Arnold v. Cargill, Inc.
2004 WL 2203410 (D.Minn) (2004)

  • Arnold and other employees of Cargill were suing (as a class action) for racial discrimination.
    • Arnold et. al. was represented by the law firm of Sprenger & Lang, specifically by an attorney named Schaefer.
    • Sprenger & Lang had represented other plaintiffs suing Cargill in the past for similar discrimination complaints.
  • Douglas worked for Cargill as an EEO manager. In that position he was privy to a lot of EEO issues at Cargill. He retired and contacted Sprenger & Lang about a consulting job.
    • Douglas had signed an agreement with Cargill prohibiting him from bringing any administrative claims against them.
  • Two years later, Sprenger & Lang contacted Douglas as part of discovery and Douglas offered to provide a lot of inside information.
    • Douglas provided inside information and confidential documents to Sprenger & Lang.
      • Some of which was probably covered by attorney-client privilege or were general considered privileged information and should not have been available for discovery.
    • Douglas demanded that Sprenger & Lang not associate his name with any of the information he provided.
  • Schaefer testified that he told Douglas not to provide any privileged information and retuned documents to Douglas that were obviously off-limits.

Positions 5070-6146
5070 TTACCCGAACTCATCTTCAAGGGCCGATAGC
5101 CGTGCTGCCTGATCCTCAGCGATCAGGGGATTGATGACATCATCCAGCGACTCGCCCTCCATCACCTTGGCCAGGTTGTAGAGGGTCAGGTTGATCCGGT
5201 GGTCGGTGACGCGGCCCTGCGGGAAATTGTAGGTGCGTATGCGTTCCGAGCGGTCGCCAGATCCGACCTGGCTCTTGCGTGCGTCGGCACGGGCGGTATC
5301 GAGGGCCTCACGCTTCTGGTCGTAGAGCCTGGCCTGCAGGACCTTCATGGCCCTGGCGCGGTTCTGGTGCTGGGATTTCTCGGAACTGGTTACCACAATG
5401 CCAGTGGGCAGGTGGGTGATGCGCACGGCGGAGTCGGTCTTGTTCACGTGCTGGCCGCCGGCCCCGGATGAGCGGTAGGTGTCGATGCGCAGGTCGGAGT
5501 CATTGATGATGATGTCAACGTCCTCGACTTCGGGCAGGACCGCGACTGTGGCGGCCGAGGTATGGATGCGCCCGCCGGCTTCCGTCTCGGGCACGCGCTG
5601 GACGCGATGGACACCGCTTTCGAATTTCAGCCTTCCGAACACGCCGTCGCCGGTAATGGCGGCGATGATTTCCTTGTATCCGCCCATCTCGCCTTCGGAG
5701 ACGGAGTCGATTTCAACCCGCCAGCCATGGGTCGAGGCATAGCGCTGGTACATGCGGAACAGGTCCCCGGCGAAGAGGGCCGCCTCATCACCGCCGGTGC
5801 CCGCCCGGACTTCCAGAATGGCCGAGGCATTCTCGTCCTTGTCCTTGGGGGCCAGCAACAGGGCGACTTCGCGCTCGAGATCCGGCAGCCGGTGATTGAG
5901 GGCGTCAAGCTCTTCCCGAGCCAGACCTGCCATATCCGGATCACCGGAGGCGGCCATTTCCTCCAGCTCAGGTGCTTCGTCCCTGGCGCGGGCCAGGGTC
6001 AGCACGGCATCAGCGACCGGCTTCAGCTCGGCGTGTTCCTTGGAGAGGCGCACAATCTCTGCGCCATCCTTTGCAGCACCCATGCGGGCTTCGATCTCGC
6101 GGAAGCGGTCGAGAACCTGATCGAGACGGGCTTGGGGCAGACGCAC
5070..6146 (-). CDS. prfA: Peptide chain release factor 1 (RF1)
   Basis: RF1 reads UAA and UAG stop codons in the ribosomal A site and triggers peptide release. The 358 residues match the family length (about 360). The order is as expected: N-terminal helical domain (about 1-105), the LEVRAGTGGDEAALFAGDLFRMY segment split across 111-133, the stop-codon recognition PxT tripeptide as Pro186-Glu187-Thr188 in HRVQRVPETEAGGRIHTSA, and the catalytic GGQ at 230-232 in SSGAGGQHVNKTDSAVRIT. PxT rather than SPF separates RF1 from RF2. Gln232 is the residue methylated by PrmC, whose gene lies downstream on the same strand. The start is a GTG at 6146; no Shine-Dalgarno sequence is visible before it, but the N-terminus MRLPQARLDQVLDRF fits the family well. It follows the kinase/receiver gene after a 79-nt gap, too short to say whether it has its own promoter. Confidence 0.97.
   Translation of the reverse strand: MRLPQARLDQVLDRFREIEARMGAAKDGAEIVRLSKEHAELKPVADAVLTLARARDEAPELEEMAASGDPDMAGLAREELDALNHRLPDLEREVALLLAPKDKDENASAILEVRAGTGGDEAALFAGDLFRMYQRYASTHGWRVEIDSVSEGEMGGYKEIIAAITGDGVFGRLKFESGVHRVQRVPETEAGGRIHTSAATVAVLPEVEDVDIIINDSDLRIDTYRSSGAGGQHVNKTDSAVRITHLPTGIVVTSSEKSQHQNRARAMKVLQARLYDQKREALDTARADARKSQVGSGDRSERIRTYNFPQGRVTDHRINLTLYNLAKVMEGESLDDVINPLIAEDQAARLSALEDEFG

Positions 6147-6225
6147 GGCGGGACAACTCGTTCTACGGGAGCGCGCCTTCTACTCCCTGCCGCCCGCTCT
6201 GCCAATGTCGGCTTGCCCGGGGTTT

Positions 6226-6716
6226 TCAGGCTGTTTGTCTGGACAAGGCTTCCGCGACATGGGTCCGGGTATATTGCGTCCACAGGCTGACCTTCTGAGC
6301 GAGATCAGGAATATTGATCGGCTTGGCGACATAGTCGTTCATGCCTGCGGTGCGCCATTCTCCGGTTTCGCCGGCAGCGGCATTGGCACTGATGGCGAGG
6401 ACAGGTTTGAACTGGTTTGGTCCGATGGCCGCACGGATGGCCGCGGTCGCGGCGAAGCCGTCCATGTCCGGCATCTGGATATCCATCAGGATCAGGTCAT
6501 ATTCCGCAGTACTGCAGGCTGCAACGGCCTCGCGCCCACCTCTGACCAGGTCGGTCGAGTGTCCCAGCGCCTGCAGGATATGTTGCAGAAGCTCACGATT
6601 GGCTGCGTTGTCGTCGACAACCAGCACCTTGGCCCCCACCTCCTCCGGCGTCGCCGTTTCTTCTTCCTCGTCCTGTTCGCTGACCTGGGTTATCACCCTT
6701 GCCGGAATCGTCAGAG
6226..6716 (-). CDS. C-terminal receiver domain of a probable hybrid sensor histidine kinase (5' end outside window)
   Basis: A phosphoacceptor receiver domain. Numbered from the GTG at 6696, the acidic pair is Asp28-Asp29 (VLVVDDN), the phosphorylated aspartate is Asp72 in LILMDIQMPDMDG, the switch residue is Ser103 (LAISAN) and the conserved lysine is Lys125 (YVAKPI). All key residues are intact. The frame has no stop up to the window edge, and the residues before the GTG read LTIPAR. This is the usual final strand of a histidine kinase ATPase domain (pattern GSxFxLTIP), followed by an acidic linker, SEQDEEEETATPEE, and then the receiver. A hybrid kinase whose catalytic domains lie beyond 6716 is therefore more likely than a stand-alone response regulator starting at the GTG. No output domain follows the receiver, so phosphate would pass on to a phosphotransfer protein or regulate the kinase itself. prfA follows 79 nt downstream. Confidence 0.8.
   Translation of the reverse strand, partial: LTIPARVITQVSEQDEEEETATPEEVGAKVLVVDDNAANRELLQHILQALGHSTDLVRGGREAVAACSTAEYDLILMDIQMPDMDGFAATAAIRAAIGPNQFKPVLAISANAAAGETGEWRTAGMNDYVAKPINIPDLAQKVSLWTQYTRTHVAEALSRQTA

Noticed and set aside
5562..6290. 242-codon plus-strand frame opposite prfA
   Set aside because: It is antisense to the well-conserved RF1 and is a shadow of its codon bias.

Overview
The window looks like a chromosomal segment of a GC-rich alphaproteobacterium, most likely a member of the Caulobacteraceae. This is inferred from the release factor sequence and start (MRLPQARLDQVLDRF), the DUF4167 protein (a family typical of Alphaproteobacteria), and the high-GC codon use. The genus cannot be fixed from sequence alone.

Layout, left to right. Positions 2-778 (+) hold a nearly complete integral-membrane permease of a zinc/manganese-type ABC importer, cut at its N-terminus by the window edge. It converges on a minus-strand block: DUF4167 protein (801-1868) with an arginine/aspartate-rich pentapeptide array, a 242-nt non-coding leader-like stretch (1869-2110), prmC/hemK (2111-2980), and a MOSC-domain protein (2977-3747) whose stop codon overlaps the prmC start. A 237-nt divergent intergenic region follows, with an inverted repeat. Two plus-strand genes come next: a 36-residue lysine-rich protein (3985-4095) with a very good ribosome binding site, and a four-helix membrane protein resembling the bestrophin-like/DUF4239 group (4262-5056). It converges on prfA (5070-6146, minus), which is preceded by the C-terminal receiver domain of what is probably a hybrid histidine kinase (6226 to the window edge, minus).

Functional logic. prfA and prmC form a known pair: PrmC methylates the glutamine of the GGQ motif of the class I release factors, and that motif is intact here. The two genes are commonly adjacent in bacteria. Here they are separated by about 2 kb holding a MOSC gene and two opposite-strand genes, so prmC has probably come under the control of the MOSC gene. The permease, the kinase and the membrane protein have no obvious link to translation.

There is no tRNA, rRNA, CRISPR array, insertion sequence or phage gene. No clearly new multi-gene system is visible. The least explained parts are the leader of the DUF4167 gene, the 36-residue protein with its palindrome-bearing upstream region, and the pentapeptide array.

• Somehow, some of the privileged documents ended up getting copied and stored.
    • Cargill asked for documents as part of rediscovery, and found the privileged documents in Sprenger & Lang’s possession.
  • Douglas testified that Schaefer told him to destroy the records before Cargill’s attorneys subpoenaed them. Schaefer denied the allegation.
  • Cargill did extensive discovery and deposed Douglas about the documents. The reported their findings to the Court.
  • Cargill petitioned the Court to disqualify Sprenger & Lang, dismiss the charges, and impose sanctions.
    • They charged Sprenger & Lang with violating Rule 4.1, Rule 4.2, and Rule 4.4.
      • Rule 4.1(a) says that attorneys cannot make false statements, or fail to disclose material facts related to ongoing criminal or fraudulent acts by their client.
      • Rule 4.2 says that attorneys should not directly contact people involved in the matter who are represented by another attorney without first getting permission from that attorney.
      • Rule 4.4(b) says that if an attorney receives a document relating to the representation of the lawyer’s client and knows or reasonably should know that the document was inadvertently sent shall promptly notify the sender.
  • The Trial Court disqualified Sprenger & Lang from further representing their client in this matter.
    • The Trial Court found that Sprenger & Lang violated Rule 4.1 by making false statements to Douglas in order to obtain his cooperation.
      • They told him that he might be able to recover as part of the class action, when that was not true.
    • The Trial Court found that Sprenger & Lang violated Rule 4.2 by contacting Douglas directly, because he was the former employee of an adverse party.
      • Other Courts have ruled differently in similar situations.
      • Cargill’s attorneys could certainly have advised Douglas not to turn over privileged information.
    • The Trial Court found that Sprenger & Lang violated Rule 4.4 by actively pursuing documents known to be privileged, not adequately warning Douglas not to provide said documents, and not alerting the Court or Cargill when they came into possession of said documents.
    • The Trial Court declined to dismiss the lawsuit or impose sanctions, they simply told Arnold et. al. to get a new attorney.